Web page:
Thank you for writing and asking this. You are welcome to fly to Seattle, but I often feel that it’s better to be getting the consults in your area, if that is where you will be doing the surgery. I/we also refer sometimes to surgeons in L.A., if we need a surgeon with a certain skill set. If you call our office again, just say you came through SkinTour and are looking for a consult with me. Our patient service specialists can give you the costs.
Finding someone you trust is getting harder and harder because there’s so much noise on the web, marketing and website are often misleading, and everyone seems to be an expert. 😉
Go first to the section on the clinic does to make sure they are offering services similar to what you want. Second, go to the “Who we are” page. Is there a board-certified dermatologist or plastic surgeon leading the group? If it just says “board-certified,” look further in their bio. Or, you can call the clinic and ask the front desk. Surprisingly, many front desk people don’t seem to know. Recently a friend of mine called a clinic, and was scheduled with Dr. “Kate.” It turned out doctor Kate wasn’t an MD at all. She was a nurse with a doctorate of nursing. My friend left without being treated because she felt she had been deliberately misled.
How long has the clinic been in business?
Try going to the About Us section and see if it mentions it. Dates of incorporation are the most accurate and can be found in most states by googling that topic which will usually bring up the site to check it. Dates of incorporation are in the public record. You want a clinic that’s been in business for at least 5 years.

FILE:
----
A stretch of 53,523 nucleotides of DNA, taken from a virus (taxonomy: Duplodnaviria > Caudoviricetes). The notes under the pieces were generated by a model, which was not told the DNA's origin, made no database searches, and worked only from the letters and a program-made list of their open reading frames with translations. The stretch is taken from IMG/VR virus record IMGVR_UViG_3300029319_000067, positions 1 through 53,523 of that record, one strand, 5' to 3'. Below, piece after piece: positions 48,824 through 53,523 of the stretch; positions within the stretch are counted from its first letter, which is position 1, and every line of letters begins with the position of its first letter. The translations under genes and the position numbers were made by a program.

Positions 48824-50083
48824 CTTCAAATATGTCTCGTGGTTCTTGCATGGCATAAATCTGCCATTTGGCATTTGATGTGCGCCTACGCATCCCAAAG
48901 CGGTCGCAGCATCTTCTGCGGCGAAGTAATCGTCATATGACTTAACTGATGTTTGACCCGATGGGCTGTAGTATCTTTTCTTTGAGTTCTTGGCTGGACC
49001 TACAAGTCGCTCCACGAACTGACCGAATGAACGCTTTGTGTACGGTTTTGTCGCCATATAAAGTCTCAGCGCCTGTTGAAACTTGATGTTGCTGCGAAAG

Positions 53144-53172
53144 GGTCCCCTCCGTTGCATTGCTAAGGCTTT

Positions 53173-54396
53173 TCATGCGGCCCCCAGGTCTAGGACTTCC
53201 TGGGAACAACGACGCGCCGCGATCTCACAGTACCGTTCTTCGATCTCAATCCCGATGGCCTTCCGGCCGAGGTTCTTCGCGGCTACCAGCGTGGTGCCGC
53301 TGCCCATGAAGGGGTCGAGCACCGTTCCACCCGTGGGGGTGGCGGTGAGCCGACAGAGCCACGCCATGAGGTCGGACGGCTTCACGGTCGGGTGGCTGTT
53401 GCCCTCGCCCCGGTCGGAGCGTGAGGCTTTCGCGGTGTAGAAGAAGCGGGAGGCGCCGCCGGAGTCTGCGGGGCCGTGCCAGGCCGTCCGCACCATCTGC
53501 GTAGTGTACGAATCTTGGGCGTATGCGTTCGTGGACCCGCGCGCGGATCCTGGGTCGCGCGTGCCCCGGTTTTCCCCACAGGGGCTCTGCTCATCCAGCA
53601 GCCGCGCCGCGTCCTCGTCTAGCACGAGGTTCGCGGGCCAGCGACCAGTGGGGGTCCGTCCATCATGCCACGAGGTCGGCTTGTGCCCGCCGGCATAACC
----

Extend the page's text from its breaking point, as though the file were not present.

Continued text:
Ok…I/we often joke with patients that we have an ongoing war with Yelp because if a business doesn’t pay them a fee every month, they hide good reviews and promote bad ones. We think it’s legalized blackmail. Google reviews are fairer. But all of them rely on the few people who will go and write reviews, which is a minority. In a clinic that sees a hundred or more patients a week, anything less than 100 reviews may skew negative. Some clinics hire “reputation management” companies, which somehow artificially generate positive reviews. I’m always suspicious when I see 5 stars for anything. If you have a neighborhood online network, they can be helpful.
Books & Media: If a doctor has published a book through a regular publishing house that’s a good sign. Magazine mentions may be helpful. TV producers will often “vet” their doctors.
Friends and family: You might try asking people in your circle who look great, in a quiet setting away from others. If you explain why you are asking, people will often be helpful.
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